Coping intervention ineffective for reducing anxiety in siblings of children with cancer
The Siblings Coping Together (SibCT) group intervention method does not appear to have significant positive effects on anxiety symptoms of siblings of children with cancer, a recent study has shown.
The researchers randomized 75 healthy siblings (aged 7–16 years; 41 males) of paediatric cancer patients to either the SibCT treatment (n=41) or to attention control (n=34). Study outcome was anxiety symptoms, measured using the Multidimensional Anxiety Scale for Children (MASC).
SibCT had no significant effect on the total MASC score or on the scores in the individual subsets. Scores were unaffected when analysed according to participant group or across time. At baseline, 28 percent of males and 17 percent of females had elevated MASC scores, though the difference did not reach statistical significance.
Multivariable analysis showed that there was a significant gender influence, such that MASC scores were significantly higher in the male vs female siblings across both groups and all assessment times (p<0.05).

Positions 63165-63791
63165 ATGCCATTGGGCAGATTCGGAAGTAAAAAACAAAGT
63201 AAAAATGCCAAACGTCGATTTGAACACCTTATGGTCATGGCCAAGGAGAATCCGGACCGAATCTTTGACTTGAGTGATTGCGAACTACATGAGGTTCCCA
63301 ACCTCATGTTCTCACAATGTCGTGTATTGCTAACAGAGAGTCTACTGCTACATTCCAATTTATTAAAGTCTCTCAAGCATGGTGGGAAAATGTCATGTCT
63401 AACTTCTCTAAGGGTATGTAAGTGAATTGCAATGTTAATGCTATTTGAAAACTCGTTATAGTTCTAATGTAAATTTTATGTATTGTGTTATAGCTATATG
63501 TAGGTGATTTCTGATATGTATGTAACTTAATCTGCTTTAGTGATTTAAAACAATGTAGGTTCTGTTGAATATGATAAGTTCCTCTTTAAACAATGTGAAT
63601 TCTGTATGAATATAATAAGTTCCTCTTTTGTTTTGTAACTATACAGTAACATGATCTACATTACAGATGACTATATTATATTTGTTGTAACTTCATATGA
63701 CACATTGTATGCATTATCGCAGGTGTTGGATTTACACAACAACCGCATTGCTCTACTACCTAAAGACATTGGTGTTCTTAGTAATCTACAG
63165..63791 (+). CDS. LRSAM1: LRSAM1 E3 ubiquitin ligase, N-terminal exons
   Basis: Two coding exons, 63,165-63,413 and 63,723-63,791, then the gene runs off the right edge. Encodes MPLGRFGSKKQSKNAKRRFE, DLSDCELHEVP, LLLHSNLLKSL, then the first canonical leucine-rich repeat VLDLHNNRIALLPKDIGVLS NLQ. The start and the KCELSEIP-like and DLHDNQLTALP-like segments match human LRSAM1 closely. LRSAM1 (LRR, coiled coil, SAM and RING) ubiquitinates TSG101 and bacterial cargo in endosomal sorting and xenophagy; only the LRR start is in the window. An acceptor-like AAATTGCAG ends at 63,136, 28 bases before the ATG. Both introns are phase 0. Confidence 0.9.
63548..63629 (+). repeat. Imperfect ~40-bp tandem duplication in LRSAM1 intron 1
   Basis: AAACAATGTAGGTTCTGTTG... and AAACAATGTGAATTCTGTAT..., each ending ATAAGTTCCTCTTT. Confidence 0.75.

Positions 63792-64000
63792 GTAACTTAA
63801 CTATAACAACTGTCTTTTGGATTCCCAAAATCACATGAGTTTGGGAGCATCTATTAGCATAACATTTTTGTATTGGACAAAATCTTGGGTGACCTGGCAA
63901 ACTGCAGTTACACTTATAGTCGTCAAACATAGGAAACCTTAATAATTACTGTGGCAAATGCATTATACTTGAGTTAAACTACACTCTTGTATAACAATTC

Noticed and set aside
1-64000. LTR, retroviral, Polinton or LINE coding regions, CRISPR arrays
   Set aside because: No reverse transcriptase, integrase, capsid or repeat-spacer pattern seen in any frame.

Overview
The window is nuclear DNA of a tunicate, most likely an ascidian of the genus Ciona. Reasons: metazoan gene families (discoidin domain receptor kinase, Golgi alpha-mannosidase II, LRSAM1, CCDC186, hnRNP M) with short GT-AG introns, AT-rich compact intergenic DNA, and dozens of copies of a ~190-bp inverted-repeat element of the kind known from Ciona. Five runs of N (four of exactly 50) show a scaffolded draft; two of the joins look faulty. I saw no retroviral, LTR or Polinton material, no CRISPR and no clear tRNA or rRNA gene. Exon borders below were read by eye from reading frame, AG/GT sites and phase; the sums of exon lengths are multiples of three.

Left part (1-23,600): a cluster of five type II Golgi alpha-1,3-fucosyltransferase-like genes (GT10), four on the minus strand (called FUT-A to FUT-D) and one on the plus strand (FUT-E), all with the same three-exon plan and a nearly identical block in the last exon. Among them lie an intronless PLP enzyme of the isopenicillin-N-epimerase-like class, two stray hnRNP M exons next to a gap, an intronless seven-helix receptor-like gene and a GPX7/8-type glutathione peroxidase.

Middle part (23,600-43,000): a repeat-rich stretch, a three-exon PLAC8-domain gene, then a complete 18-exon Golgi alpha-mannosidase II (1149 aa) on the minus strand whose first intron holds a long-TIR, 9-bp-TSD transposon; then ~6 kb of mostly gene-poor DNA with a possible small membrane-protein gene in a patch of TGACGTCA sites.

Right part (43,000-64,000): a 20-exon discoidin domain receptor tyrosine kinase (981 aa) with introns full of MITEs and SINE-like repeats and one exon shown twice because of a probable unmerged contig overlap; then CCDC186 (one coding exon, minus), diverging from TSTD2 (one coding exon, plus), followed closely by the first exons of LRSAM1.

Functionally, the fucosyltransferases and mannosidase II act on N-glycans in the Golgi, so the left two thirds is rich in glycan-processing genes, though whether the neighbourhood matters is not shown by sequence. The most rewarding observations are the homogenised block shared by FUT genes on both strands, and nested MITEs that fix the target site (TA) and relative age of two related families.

Researchers also assessed the effect of SibCT on caregiver anxiety and found that there was a significant medium-sized reduction in anxiety symptoms over time, according to the total Multidimensional Anxiety Questionnaire (MAQ) scores (p<0.02). However, no significant group-by-time effect was observed.
Additionally, caregiver scores in the physiological/panic subscale of the MAQ were significantly higher when the child with cancer was actively receiving treatment than when off treatment (p<0.04). Analysis by treatment group showed that, when the ill child is on active treatment, caregivers of siblings receiving SibCT had significantly fewer panic reactions than their counterparts in the control group (p<0.03).